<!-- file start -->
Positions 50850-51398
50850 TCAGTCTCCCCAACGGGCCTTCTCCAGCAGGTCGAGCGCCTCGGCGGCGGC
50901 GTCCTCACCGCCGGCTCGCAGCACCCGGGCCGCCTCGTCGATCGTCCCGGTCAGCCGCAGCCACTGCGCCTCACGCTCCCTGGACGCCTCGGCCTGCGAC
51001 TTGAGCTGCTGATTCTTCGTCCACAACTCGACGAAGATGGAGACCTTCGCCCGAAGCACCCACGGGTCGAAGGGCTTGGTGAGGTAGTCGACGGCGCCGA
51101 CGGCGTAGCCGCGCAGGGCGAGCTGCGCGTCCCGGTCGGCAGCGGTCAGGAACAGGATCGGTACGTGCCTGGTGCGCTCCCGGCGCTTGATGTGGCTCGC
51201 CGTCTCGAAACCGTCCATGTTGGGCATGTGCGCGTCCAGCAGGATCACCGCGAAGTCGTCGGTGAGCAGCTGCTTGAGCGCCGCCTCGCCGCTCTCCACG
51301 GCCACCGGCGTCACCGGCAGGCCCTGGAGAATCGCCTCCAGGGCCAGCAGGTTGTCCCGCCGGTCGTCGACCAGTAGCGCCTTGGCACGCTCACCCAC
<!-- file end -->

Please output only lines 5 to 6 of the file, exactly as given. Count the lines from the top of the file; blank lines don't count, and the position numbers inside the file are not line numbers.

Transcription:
51101 CGGCGTAGCCGCGCAGGGCGAGCTGCGCGTCCCGGTCGGCAGCGGTCAGGAACAGGATCGGTACGTGCCTGGTGCGCTCCCGGCGCTTGATGTGGCTCGC
51201 CGTCTCGAAACCGTCCATGTTGGGCATGTGCGCGTCCAGCAGGATCACCGCGAAGTCGTCGGTGAGCAGCTGCTTGAGCGCCGCCTCGCCGCTCTCCACG